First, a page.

Dublin’s Sinead Goldrick In Race To Be Fit For Leinster Final


‘It is a bit of a complicated fracture’ – Dublin’s Sinead Goldrick

Dublin’s Sinead Goldrick with her arm in a cast flanked by two teammates, Goldrick is in a race against time to play in Leinster Final
Injured Dublin player Sinéad Goldrick, centre, stands for Amhrán na bhFiann alongside team-mates Éabha Rutledge, left, and Sarah Fagan before the Lidl NFL Division 1 semi-final match between Cork and Dublin at the Nowlan Park in Kilkenny. Photo by Piaras Ó Mídheach/Sportsfile

By Declan Rooney

Dublin’s All-Star defender Sinead Goldrick faces a race against time to prove her fitness if she is to play any part in Sunday’s TG4 Leinster SFC Final against Westmeath.

A broken arm in the week before Dublin’s Lidl NFL semi-final loss to Cork has taken longer than expected to shake off, and chasing her eighth Leinster senior medal, Goldrick (28) is eager to play her part at Netwatch Cullen Park (4pm).

“It’s getting there. I’m out of the cast. It’s going well. I’m back training.

“We’ll see how it goes in terms of contact and see what the physio and management say,” said Goldrick, who won her second TG4 All-Ireland Senior medal last season.

“I didn’t have that much football in the League. I’m a bit off the pace and I’m happy to be back training. It is a bit of a complicated fracture so it has taken a bit longer that first thought. I’m happy to be out of the cast.”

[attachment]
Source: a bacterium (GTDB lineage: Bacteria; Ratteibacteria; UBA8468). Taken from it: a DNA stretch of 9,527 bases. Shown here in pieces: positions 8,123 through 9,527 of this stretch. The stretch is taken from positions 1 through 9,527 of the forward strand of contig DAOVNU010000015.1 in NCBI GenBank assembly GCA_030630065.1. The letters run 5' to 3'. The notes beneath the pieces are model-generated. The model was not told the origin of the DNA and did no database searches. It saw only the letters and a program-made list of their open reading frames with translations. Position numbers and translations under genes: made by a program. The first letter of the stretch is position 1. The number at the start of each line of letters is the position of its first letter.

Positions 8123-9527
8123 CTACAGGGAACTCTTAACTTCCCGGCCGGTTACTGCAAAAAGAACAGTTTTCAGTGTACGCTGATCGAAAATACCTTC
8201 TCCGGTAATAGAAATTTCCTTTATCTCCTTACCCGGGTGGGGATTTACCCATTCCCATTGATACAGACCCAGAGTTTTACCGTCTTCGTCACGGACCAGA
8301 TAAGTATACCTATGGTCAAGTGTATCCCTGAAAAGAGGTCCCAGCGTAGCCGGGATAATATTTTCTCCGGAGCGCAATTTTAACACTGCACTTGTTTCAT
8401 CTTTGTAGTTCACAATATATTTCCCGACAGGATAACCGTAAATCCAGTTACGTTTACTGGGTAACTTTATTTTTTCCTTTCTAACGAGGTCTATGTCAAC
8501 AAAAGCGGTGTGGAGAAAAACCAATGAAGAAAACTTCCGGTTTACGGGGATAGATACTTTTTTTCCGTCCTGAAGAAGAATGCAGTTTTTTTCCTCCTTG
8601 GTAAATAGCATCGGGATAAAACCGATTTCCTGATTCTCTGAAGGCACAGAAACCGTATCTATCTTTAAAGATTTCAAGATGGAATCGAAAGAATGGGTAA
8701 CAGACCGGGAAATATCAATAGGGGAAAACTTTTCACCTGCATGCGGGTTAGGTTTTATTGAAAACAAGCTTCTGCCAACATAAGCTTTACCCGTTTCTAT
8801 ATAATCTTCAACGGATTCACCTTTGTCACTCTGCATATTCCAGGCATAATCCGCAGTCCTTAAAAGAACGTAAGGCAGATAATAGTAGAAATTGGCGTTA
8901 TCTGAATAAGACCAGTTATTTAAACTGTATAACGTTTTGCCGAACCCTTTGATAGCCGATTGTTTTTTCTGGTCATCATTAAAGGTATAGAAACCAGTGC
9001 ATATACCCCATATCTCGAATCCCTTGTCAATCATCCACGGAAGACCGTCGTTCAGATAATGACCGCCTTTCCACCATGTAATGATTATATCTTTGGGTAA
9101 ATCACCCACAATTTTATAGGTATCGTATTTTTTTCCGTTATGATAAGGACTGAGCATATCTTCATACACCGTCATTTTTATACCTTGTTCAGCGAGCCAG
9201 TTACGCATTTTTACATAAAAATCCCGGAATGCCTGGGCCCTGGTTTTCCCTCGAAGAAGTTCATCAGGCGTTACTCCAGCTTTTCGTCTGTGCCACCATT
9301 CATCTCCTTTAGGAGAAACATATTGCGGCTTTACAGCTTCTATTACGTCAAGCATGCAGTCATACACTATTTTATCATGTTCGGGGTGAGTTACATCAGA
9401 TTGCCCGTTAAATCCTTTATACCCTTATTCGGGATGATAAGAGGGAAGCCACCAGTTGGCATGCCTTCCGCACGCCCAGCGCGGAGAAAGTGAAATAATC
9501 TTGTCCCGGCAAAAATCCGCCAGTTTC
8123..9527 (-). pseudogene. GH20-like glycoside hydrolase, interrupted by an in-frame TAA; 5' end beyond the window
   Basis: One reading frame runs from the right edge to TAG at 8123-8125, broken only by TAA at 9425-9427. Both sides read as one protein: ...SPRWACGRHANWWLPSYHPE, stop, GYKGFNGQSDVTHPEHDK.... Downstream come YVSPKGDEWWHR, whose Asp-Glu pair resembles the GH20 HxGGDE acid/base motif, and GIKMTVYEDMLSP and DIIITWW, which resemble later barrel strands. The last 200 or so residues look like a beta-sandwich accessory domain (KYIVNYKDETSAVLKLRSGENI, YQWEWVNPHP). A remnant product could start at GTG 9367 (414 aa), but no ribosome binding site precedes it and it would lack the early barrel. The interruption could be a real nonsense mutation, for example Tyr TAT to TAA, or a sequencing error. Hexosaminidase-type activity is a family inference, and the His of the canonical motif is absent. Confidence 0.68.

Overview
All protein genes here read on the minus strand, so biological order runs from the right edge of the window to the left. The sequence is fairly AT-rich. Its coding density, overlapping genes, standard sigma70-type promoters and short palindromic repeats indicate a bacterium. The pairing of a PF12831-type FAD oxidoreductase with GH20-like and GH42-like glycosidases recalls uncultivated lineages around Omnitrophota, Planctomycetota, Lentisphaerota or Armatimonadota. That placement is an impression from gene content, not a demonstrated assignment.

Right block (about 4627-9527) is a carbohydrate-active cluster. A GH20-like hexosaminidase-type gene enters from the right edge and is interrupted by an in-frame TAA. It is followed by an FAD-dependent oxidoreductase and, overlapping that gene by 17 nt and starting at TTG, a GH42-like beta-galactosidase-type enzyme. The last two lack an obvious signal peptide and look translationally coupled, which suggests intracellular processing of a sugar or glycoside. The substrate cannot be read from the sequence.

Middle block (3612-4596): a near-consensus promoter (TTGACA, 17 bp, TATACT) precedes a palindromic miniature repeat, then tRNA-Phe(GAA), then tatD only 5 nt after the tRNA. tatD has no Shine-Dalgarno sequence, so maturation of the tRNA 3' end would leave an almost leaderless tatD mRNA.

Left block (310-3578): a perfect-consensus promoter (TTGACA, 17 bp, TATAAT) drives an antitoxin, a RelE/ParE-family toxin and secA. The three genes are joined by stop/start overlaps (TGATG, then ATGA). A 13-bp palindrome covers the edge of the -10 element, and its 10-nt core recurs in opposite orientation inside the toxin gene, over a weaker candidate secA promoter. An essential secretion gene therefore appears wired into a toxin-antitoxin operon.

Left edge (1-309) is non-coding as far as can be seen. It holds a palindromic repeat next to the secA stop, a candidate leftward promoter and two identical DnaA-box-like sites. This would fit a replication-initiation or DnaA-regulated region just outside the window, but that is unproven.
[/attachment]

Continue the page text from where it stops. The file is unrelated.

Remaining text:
Goldrick made her Dublin debut against Meath back in 2007 as a minor, but she didn’t play her first Leinster final until 2012, and since then Dublin have remained unbeaten in provincial deciders.

For the last two years it has been a two-horse race in the Leinster senior championship since Kildare’s relegation and Goldrick says she love to see one of the province’s intermediate teams make the step up as All-Ireland champions, to compete in the senior ranks in 2020.

But no matter who the opposition might be, Goldrick places huge value on her Leinster final victories.

“I think Dublin have 14 Leinster wins at this stage. People ask do you care about the Leinster and you definitely do. You want to have as many titles as you can.

“To win Leinster is something that we take huge pride in. It’s a competitive game. For sure the talent is there in the province and you’d love more senior teams for the game to progress. This time next year it’d be great to have more games before the final.

“Westmeath have a new management team this year and they are a very strong running team. I think there is a bit of bite in it, so I think it’s very competitive every time we play them.”

Goldrick won her sixth All-Star award hot on the heels of her second All-Ireland win last September and after losing three straight finals to Cork, returning the favour in 2018 was sweet.

But defeat to the Munster side after extra-time in this year’s Lidl NFL Division 1 semi-final was a blow for Dublin, and Goldrick she sees an extra edge in Cork this year.

“In Dublin we take the League seriously. We lost to Cork in extra-time in the semi-final so there are things there to look to improve. We weren’t fully disappointed – we wanted to win – but we still took a lot from it.

“Cork were brilliant against Waterford in the Munster final too. Saoirse Noonan is starting. Eimear Scally, Orla Finn, they have huge depth. They will always (have that sort of talented player) there but they do have an extra edge about them this year.”